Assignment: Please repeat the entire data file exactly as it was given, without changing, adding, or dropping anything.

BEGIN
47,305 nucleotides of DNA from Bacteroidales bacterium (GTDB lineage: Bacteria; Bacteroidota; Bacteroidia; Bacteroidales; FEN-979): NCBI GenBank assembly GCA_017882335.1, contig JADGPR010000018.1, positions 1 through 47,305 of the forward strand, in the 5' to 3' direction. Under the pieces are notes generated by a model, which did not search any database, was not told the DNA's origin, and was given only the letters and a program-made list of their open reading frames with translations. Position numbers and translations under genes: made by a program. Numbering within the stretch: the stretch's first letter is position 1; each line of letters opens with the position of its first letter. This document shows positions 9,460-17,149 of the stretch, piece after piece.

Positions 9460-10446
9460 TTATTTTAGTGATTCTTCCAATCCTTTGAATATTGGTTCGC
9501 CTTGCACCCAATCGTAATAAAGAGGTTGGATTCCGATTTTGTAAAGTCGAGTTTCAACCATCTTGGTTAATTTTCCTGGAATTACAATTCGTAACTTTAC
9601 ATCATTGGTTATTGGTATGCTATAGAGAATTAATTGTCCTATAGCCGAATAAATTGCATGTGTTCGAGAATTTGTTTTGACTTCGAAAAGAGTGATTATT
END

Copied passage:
47,305 nucleotides of DNA from Bacteroidales bacterium (GTDB lineage: Bacteria; Bacteroidota; Bacteroidia; Bacteroidales; FEN-979): NCBI GenBank assembly GCA_017882335.1, contig JADGPR010000018.1, positions 1 through 47,305 of the forward strand, in the 5' to 3' direction. Under the pieces are notes generated by a model, which did not search any database, was not told the DNA's origin, and was given only the letters and a program-made list of their open reading frames with translations. Position numbers and translations under genes: made by a program. Numbering within the stretch: the stretch's first letter is position 1; each line of letters opens with the position of its first letter. This document shows positions 9,460-17,149 of the stretch, piece after piece.

Positions 9460-10446
9460 TTATTTTAGTGATTCTTCCAATCCTTTGAATATTGGTTCGC
9501 CTTGCACCCAATCGTAATAAAGAGGTTGGATTCCGATTTTGTAAAGTCGAGTTTCAACCATCTTGGTTAATTTTCCTGGAATTACAATTCGTAACTTTAC
9601 ATCATTGGTTATTGGTATGCTATAGAGAATTAATTGTCCTATAGCCGAATAAATTGCATGTGTTCGAGAATTTGTTTTGACTTCGAAAAGAGTGATTATT